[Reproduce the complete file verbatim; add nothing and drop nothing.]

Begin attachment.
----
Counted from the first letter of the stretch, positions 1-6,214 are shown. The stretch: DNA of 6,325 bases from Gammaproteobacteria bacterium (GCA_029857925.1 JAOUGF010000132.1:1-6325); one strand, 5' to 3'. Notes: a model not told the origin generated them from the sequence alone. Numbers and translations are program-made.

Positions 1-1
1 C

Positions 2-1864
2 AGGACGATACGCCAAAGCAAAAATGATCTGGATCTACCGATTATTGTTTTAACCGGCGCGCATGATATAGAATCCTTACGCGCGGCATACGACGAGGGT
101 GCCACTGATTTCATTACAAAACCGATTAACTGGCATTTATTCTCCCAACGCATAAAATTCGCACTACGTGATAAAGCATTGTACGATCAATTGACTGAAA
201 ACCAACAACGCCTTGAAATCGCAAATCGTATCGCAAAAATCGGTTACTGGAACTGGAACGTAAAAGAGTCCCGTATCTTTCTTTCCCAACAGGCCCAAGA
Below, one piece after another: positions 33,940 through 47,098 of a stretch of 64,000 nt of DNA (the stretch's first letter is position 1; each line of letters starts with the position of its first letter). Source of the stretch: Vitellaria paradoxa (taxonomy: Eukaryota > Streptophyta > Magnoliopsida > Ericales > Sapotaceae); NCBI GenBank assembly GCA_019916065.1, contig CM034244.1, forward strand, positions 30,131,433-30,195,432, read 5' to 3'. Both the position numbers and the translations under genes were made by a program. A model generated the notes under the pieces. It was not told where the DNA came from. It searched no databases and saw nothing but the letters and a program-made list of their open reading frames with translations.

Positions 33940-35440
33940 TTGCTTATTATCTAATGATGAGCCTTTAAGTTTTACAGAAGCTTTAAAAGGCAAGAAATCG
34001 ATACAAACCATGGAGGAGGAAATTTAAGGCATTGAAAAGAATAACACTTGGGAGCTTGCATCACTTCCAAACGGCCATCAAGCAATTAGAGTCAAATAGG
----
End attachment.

Counted from the first letter of the stretch, positions 1-6,214 are shown. The stretch: DNA of 6,325 bases from Gammaproteobacteria bacterium (GCA_029857925.1 JAOUGF010000132.1:1-6325); one strand, 5' to 3'. Notes: a model not told the origin generated them from the sequence alone. Numbers and translations are program-made.

Positions 1-1
1 C

Positions 2-1864
2 AGGACGATACGCCAAAGCAAAAATGATCTGGATCTACCGATTATTGTTTTAACCGGCGCGCATGATATAGAATCCTTACGCGCGGCATACGACGAGGGT
101 GCCACTGATTTCATTACAAAACCGATTAACTGGCATTTATTCTCCCAACGCATAAAATTCGCACTACGTGATAAAGCATTGTACGATCAATTGACTGAAA
201 ACCAACAACGCCTTGAAATCGCAAATCGTATCGCAAAAATCGGTTACTGGAACTGGAACGTAAAAGAGTCCCGTATCTTTCTTTCCCAACAGGCCCAAGA
Below, one piece after another: positions 33,940 through 47,098 of a stretch of 64,000 nt of DNA (the stretch's first letter is position 1; each line of letters starts with the position of its first letter). Source of the stretch: Vitellaria paradoxa (taxonomy: Eukaryota > Streptophyta > Magnoliopsida > Ericales > Sapotaceae); NCBI GenBank assembly GCA_019916065.1, contig CM034244.1, forward strand, positions 30,131,433-30,195,432, read 5' to 3'. Both the position numbers and the translations under genes were made by a program. A model generated the notes under the pieces. It was not told where the DNA came from. It searched no databases and saw nothing but the letters and a program-made list of their open reading frames with translations.

Positions 33940-35440
33940 TTGCTTATTATCTAATGATGAGCCTTTAAGTTTTACAGAAGCTTTAAAAGGCAAGAAATCG
34001 ATACAAACCATGGAGGAGGAAATTTAAGGCATTGAAAAGAATAACACTTGGGAGCTTGCATCACTTCCAAACGGCCATCAAGCAATTAGAGTCAAATAGG